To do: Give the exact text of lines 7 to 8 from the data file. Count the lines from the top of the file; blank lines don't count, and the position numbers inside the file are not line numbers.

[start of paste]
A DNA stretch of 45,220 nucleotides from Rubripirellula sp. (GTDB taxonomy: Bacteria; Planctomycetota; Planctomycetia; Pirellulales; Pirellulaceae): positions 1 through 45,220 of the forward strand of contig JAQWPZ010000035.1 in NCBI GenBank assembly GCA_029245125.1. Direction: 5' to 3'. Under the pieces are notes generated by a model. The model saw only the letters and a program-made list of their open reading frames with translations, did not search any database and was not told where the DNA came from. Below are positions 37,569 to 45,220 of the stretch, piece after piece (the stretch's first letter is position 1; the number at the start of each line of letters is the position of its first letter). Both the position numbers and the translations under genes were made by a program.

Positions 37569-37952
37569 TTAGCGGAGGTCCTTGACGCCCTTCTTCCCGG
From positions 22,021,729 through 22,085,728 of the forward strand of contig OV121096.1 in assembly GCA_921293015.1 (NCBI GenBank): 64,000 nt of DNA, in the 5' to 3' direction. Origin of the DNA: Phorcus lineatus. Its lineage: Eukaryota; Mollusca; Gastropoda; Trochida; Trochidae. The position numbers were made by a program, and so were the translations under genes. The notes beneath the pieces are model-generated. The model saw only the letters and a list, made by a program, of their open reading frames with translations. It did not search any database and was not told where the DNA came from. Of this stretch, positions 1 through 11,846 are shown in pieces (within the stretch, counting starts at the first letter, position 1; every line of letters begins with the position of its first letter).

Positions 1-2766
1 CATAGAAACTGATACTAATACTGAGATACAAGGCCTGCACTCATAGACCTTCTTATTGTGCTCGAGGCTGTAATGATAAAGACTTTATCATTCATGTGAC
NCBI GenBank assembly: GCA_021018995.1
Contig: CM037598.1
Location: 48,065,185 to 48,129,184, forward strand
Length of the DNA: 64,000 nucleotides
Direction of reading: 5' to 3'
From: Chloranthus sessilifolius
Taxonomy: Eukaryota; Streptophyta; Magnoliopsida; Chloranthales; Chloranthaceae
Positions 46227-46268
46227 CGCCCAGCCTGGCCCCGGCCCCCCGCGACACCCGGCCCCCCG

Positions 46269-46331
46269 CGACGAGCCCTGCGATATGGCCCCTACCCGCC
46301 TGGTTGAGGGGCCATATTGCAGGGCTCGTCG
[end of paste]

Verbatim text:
NCBI GenBank assembly: GCA_021018995.1
Contig: CM037598.1